From developing fine motor skills to supporting self-esteem, getting crafty has serious perks for your child.
Some parents are skilled crafters. Others do well to cut paper in a reasonably straight line. No matter which group you fall into, crafting with your kids is a great way to bring the family together and children of all ages develop valuable life skills along the way.
Here are some of the good things that come out of crafting with your kids:
Crafting builds creativity.
Crafting provides the opportunity for kids to use their imaginations. It helps them learn to solve problems, and it could lay the groundwork for a lifetime of interest in art.
Creative thinkers are more intellectually nimble in a world constantly changing. In fact, about 60 percent of CEOs polled in the 2010 IBM Global CEO study cited creativity as the most important leadership quality.
Crafting encourages reading.
Reading instructions is still reading! This also indirectly teaches kids how to follow them, a valuable life skill for everyday life.
Crafting helps fine motor development
Painting, cutting, sticking, tearing, and beading all help strengthen fine motor muscles that will later help preschoolers button their shirts, tie their shoes, write, and more.
It develops resilience and teaches patience
In a world of instant gratification, crafting teaches kids that not all things in life happen instantly and sometimes you have to do things over to get the results you want. When kids craft, they may need to wait for things to dry or set before moving on to the next step — or understand that a craft project may take more than one session to complete. A big part of the crafting process helps kids understand that it’s okay to make a mistake and restart.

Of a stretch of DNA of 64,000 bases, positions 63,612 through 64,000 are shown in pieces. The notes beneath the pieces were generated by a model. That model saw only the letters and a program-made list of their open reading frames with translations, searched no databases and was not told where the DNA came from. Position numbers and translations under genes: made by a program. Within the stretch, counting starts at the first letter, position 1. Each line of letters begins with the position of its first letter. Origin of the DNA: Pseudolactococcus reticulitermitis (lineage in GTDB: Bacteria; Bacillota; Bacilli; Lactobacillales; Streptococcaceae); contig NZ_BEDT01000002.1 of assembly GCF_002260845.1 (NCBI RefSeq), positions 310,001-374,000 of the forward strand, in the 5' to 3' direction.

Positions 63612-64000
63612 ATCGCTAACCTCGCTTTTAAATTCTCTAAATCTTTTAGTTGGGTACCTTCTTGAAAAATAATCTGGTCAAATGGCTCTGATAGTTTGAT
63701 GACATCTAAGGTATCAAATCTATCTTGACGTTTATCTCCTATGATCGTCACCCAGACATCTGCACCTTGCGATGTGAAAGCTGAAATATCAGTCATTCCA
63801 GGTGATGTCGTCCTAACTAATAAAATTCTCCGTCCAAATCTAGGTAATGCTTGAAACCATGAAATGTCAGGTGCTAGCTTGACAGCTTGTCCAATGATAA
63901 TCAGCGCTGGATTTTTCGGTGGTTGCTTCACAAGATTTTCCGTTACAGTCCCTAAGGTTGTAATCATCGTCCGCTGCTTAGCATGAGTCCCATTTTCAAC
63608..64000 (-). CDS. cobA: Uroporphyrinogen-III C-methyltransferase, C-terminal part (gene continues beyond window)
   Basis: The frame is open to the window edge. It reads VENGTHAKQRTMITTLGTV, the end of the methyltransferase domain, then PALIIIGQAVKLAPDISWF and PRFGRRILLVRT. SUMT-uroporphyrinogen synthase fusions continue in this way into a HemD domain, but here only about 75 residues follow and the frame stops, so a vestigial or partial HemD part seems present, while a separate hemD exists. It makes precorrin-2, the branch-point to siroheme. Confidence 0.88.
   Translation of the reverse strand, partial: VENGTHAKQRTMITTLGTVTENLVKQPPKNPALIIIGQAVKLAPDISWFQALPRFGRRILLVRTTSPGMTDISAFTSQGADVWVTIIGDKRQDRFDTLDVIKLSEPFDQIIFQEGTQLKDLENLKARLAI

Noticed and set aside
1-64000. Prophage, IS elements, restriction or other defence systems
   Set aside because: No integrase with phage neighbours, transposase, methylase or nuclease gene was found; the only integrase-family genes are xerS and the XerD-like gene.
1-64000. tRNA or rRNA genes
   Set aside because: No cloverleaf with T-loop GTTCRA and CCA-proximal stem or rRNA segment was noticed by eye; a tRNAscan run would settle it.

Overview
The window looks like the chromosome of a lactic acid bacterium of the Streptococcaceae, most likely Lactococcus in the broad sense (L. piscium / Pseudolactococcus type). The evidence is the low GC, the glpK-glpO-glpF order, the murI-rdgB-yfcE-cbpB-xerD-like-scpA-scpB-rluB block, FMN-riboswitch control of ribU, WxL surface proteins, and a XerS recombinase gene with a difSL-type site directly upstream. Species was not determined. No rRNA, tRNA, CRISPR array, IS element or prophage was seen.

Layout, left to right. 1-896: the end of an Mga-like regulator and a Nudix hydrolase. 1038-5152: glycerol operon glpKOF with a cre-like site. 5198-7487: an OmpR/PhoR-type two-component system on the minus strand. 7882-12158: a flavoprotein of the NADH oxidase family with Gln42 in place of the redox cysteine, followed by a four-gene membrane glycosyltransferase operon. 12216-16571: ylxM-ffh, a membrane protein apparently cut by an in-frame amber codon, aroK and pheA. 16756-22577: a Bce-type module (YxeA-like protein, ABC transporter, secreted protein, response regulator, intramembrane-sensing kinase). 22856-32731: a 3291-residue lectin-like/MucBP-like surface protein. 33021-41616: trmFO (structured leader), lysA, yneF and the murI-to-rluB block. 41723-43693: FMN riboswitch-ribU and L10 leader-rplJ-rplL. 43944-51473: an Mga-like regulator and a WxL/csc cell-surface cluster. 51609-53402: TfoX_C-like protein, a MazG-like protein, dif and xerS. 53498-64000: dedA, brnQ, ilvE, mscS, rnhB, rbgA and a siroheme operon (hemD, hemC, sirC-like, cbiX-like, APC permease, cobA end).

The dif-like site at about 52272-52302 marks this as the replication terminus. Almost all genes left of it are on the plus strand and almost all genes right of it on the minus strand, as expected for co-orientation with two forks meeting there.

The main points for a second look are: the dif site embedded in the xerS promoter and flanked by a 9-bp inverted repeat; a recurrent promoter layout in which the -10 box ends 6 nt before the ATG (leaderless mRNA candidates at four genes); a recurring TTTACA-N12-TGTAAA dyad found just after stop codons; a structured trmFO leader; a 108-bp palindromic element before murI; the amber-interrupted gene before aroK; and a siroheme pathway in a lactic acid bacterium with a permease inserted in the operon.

Crafting boosts self-esteem
Kids who craft feel a great sense of accomplishment when a project is complete. It promotes the “I did that!” effect and can help build positive self-esteem.
Crafting gives parents and children bonding time
Crafting as a family or one-on-one provides opportunities for us to interact with our children. It is also a valuable learning experience for them. Don’t worry if you aren’t the world’s greatest crafter. Your willingness to try anyway is a lesson to your kids in itself. It also encourages conversation. When you’re crafting together, talking comes naturally. You can seize the opportunity to discuss such things as your child’s interests, his concerns, and how he’s doing in school.
Crafting encourages critical thinking.
The process of creating something naturally gets kids thinking about the final product, and the steps they need to take to get there.
Crafting is a great way to cope with lockdown
During lockdown, if you find your child getting agitated or exhibiting an overabundance of energy, try bringing out the craft supplies. Crafting engages kids’ minds, giving them something to focus on and a good reason to sit still for a while.
There is no question, arts and crafts are great for children. There is no negative to crafting, and its benefits extend to all spheres of life and make the kids better equipped to face the challenges life throws at them.
PNA stationers have made it simple for you by creating fun CRAFT WITH PNA activities with shopping lists. To get started, click here.
I have TWO R250 vouchers for PNA to giveaway to 2 lucky readers.
To enter all you have to do is tell me your favourite craft to do with your kids.
Competition ends 26 July 2021.